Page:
The Innovator's Mindset by George Couros

"Once you stop learning, you start dying."
~ Albert Einstein

The book starts out with this quote. WOW! It drew me in immediately and I think about this quote often. I always think back to college when my dad teased me that I was going to be a perpetual student. (I may have been changing my major for the 3 time ... 🀣) Now I think back and say, "How did he know???" YES! I would absolutely consider myself a perpetual student. What a compliment! I can honestly say I learn something every day. Maybe it's something I planned to learn, other times it's things I need to learn to do my job, and still other times, it's something I didn't expect to learn.


"If you don't believe in your idea, why would anyone else?"
~ #InnovatorsMindset

This one really speaks to me on a personal level. I had been toying with the idea of blogging for a while. I made excuses. I found other things to do. I reasoned with myself that no one would read it ... after all, I wasn't a writer. Reading this quote really hit home. If I didn't believe in it, of course no one else would! So I decided to take the leap, and with continued support from my husband, I published my 1st entry on November 18, 2017. I set the goal to write once per week, and for the most part, I've been successful . . . And I've had a lot of positive feedback. (Thank you, George! I might not have started sharing out if not for this.)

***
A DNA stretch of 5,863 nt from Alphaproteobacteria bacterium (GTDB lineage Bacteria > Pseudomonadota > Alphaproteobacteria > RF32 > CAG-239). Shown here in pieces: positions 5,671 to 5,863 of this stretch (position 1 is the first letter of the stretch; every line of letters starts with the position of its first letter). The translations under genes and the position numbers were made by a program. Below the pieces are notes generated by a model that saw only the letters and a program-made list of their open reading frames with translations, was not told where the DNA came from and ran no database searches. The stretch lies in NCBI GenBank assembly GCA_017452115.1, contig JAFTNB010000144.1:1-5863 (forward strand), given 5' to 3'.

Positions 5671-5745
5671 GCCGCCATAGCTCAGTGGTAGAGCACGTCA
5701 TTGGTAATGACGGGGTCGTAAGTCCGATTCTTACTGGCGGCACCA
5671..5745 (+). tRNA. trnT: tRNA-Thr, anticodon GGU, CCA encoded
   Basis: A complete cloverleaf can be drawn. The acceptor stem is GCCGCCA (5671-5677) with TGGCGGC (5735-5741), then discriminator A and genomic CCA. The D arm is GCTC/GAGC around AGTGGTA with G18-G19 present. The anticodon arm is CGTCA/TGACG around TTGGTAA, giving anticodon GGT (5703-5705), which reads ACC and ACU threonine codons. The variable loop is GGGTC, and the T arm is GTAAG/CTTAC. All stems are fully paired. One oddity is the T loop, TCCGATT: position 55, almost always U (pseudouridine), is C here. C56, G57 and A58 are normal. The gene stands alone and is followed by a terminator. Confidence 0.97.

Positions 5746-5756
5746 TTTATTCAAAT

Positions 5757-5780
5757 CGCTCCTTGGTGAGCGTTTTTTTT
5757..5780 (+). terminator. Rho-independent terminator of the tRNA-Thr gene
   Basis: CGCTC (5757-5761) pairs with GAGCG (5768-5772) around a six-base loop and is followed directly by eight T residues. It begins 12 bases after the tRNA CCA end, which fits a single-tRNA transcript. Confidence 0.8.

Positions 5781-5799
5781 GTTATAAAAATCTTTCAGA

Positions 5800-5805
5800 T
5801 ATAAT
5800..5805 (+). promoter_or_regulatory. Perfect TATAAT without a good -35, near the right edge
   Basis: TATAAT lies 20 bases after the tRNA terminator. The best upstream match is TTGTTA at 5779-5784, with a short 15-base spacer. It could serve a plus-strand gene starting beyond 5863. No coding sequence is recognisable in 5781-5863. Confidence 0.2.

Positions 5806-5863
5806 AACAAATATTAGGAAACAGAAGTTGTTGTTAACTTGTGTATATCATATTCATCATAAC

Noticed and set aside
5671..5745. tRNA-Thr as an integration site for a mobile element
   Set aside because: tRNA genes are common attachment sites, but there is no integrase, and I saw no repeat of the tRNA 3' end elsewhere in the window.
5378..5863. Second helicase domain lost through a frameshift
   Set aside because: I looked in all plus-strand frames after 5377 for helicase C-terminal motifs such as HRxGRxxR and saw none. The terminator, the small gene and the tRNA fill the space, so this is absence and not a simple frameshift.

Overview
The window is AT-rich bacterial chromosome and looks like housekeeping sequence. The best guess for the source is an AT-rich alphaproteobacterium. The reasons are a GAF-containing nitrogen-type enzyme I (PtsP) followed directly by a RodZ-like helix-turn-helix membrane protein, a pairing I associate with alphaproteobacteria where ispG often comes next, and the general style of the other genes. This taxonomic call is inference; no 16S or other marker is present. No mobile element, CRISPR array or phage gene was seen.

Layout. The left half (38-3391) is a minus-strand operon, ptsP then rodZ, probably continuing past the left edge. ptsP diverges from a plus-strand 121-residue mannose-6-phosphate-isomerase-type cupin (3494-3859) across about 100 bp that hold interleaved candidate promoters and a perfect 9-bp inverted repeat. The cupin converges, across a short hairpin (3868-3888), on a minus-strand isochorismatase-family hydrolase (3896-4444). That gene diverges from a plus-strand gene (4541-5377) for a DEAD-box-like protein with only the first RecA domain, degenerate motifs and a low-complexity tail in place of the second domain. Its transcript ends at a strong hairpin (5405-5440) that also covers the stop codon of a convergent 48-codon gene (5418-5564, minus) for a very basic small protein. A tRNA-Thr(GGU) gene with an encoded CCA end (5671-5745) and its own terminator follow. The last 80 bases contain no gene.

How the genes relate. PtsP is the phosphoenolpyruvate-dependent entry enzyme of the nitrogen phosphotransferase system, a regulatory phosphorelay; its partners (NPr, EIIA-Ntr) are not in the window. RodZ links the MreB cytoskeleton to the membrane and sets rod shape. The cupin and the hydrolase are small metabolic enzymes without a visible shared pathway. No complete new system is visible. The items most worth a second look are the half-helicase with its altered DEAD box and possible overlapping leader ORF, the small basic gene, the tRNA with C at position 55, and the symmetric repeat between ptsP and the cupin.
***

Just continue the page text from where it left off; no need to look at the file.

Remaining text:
"... innovation is not about changing everything, sometimes you only need 
to change one thing."
~ George Couros

This quote has meant a lot, not just to me, but for many of the teachers I work with. This allows us to be human. This encourages us to make change possible. All of us can identify ONE thing to adjust/change/modify/overhaul and follow through to make it happen. ONE thing. Take one step. The enemy to this thinking, most often, is ourselves. When I'd talk with teachers about what they wanted to try/do/add/modify, we'd talk about this quote. I reassure them they didn't need an overhaul. They should only look at ONE thing to change. I firmly believe, once that "ONE thing" happens, another one thing will happen, and then another, and so on.


"... innovate inside the box."
~ George Couros

This final quote is one I talk about most often. Changing one thing allows us the grace to start. Innovating inside the box brings together the real world with the dream world, in a very realistic way. The way I explain this quote is to take all of the challenges we face and STILL DO SOMETHING to make learning work for our learners. We DO have limits with finances, personnel, state & curricular mandates, as well as time, and many more limits. All of these are limited. And 99% of the time, we can't do anything about these ... we have to exist within these. Wishing and hoping they change won't help. However, we don't have to allow them to be "game-over". We can exist within these and make wonderful things happen for our learners. That's where the challenge is - that's where the true beauty and joy will be found. 

Let's work together to flourish within the boundaries around us. Truthfully, isn't that what we want our students to do, too?


Sunday, June 2, 2019

Summer 2019 Learning You Can Do

Hello, summer vacation!!! Take a deep breath ... slow down ... enjoy coffee on the porch ... take a nap ... sleep in/stay up late NOT grading or planning! ... use the bathroom whenever you want ... shall I continue? 

Most teachers enjoy a slower pace on their summer breaks. I also know many teachers use - at least part of - their summer break to do some professional learning. I'm one of them. 

I often hear how kids are sponges ... I feel like I am, too! I honestly love learning. There isn't a day that goes by that I don't learn something. It's usually not earth-shattering. (I think that would get old real quick!)